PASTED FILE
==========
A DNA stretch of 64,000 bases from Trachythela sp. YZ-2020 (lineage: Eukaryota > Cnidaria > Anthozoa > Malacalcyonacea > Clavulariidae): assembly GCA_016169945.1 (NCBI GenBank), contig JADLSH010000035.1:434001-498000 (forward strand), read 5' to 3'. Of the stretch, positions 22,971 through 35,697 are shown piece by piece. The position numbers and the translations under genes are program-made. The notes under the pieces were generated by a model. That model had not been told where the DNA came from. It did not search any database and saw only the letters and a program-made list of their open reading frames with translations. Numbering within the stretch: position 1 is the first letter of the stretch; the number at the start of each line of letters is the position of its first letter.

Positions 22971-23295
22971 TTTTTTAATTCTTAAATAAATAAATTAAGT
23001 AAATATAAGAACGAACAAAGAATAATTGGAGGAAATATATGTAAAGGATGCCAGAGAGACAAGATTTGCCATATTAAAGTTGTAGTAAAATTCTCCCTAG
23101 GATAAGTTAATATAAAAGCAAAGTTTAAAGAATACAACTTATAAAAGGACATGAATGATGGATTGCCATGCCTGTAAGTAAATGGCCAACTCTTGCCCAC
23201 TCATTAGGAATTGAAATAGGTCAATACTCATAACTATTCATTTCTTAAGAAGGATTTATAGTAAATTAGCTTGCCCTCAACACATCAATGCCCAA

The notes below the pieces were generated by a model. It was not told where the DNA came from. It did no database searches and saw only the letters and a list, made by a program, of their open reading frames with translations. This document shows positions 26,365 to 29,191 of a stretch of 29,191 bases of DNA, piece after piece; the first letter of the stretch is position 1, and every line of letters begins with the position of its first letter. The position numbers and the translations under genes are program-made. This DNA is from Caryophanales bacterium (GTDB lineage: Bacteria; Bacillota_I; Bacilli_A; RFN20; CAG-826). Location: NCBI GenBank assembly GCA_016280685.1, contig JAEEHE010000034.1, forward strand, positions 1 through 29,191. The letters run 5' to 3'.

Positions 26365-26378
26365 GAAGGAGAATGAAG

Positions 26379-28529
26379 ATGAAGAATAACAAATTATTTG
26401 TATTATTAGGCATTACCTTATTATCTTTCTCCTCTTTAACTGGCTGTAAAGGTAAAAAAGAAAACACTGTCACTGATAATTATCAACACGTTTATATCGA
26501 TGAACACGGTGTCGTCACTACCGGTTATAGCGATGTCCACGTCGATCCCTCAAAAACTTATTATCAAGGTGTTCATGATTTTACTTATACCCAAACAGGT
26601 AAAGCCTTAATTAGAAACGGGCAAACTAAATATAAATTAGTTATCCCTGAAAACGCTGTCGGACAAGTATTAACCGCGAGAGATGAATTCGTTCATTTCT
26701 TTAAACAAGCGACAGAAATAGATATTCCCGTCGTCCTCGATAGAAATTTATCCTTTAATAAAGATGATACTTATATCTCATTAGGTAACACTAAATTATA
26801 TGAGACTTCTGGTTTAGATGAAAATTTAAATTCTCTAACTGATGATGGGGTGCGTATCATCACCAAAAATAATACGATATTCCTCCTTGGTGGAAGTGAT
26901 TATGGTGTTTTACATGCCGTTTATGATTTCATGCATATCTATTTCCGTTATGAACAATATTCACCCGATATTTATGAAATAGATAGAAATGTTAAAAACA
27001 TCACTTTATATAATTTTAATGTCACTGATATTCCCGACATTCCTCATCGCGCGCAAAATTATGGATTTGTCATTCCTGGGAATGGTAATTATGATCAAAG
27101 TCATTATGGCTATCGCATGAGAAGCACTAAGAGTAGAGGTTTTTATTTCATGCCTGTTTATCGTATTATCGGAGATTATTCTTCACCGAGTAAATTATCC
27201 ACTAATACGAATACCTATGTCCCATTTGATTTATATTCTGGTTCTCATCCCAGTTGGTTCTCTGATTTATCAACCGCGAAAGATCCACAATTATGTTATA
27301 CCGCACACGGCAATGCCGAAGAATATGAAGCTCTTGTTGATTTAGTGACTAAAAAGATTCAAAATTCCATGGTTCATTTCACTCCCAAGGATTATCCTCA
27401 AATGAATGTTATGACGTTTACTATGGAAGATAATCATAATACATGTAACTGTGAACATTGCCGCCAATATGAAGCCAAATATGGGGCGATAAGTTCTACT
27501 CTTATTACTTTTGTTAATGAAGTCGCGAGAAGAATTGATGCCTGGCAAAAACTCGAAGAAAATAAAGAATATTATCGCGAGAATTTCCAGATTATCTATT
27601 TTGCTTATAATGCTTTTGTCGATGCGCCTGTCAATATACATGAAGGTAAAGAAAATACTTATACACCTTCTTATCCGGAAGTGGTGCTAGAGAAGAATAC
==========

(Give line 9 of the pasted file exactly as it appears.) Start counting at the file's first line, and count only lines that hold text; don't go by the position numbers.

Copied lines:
26365 GAAGGAGAATGAAG